The chart below illustrates how wealth tends to grow over time. By the time investors reach the Transition Risk Zone, they often have more to lose if markets turn downward.
Average Net Worth by Age
Source: U.S. Federal Reserve, as of 2019.
Many participants target a specific age or date for retirement. Yet history has shown that actual retirement dates often occur earlier than planned. And they are often involuntary – such as loss of job due to company downsizing, health or disability, or the need to care for a family member. So it’s important for participants to consider the potential for unplanned early retirement as they save.
Source: 2020 Retirement Confidence Survey, Employee Benefit Research Institute and Greenwald & Associates.
Source: 2019 EBRI/Greenwald Retirement Confidence Survey.
An aggressive glide path generally features a higher allocation to stocks in the years leading to retirement. This gives it the potential to benefit from market appreciation when the stock market is strong, but it also means they could suffer greater losses when markets turn negative. A moderate glide path with a lower equity allocation in the Transition Risk Zone could be less vulnerable to a market downturn.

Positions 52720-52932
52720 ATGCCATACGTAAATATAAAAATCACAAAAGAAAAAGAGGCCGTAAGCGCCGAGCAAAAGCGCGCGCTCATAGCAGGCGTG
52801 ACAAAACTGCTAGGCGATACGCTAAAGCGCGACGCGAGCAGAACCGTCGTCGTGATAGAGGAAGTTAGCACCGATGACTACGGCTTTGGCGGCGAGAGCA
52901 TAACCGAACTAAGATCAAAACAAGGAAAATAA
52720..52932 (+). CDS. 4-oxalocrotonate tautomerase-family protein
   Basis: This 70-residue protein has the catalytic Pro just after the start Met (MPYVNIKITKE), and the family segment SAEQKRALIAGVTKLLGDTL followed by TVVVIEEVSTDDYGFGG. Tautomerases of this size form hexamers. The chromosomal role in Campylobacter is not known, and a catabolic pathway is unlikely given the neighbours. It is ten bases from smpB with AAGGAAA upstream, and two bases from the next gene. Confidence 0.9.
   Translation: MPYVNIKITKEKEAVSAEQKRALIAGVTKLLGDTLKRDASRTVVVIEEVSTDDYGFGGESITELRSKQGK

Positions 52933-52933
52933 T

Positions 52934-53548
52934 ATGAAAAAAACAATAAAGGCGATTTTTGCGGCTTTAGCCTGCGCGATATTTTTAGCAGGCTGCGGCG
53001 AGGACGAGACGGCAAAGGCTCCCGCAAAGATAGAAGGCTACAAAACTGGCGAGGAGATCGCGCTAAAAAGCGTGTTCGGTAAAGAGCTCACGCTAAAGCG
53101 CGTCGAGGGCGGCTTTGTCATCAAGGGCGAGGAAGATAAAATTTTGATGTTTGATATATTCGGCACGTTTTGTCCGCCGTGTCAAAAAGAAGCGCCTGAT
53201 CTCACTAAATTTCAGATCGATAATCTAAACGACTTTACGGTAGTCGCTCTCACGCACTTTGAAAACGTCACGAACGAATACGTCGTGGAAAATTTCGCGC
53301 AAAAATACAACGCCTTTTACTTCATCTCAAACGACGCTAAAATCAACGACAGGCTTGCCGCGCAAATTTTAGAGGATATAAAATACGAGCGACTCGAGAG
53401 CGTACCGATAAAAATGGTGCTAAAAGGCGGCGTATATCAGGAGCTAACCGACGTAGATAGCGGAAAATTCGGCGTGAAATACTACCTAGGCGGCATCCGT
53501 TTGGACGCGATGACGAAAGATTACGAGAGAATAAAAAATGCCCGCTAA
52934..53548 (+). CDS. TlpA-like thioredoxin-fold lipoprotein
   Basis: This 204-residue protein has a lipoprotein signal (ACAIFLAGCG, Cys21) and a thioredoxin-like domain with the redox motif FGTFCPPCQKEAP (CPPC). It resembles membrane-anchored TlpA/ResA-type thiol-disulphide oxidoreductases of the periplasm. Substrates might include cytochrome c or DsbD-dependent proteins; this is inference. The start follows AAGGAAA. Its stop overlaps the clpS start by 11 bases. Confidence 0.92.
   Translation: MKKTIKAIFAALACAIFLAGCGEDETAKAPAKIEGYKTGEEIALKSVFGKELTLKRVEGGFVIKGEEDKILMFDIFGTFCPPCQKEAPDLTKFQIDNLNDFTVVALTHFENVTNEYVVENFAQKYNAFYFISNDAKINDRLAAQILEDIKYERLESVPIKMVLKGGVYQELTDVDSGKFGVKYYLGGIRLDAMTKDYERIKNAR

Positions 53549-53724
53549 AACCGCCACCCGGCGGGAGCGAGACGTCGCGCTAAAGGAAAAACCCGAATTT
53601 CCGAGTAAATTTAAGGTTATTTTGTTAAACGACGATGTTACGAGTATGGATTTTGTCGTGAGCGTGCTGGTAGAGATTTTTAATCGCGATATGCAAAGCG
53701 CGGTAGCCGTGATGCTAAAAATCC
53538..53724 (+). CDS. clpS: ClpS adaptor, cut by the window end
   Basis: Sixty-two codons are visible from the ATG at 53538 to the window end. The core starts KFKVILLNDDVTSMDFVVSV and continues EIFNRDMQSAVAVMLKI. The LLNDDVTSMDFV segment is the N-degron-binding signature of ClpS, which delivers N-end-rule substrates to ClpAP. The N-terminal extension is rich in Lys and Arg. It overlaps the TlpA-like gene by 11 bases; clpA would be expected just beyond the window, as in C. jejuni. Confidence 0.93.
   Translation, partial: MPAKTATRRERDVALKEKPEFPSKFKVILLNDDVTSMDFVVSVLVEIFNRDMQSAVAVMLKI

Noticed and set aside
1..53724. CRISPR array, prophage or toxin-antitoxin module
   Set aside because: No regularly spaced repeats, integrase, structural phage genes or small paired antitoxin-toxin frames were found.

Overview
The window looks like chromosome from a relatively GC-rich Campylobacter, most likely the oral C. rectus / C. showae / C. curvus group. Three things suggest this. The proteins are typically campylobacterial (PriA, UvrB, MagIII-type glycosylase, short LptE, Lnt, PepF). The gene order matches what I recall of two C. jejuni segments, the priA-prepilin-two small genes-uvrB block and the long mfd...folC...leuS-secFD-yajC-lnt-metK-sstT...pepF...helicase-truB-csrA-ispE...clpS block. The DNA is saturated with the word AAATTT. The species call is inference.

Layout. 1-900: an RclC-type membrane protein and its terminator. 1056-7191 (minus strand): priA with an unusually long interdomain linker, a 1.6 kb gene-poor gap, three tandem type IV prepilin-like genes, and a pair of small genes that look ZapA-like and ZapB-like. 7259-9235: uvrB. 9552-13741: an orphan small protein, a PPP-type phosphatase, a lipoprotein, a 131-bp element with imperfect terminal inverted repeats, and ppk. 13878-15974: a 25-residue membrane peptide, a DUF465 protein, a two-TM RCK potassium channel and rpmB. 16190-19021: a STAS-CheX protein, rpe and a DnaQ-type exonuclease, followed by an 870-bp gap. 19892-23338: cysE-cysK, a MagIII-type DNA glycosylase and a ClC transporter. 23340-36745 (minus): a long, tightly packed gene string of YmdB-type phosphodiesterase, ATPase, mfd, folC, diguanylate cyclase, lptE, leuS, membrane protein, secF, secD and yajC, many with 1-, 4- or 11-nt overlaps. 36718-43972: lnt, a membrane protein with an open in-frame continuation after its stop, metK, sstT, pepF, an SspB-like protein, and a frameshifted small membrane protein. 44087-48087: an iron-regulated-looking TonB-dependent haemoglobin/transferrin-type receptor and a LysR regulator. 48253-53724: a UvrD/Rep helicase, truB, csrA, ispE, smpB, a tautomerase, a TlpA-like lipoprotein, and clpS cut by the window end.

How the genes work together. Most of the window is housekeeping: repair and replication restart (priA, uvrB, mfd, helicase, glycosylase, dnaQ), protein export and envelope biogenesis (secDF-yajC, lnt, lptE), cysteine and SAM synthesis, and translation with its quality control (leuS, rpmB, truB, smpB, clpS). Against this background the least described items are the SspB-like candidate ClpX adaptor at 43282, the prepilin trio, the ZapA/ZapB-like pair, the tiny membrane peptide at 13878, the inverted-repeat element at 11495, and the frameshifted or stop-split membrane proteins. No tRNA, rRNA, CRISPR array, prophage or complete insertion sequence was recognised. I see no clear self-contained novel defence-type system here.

Download a hypothetical example of how glide path shape can affect retirement outcomes
How Much Risk is in the Transition Risk Zone?
Check out latest white paper to understand the impact that equity allocations can have on losses in the transition risk zone.
Plan populations differ in many ways, including objectives, demographics, and risk appetites. Selecting the right Qualified Default Investment Alternative (QDIA) for each plan is a critical decision for fiduciaries.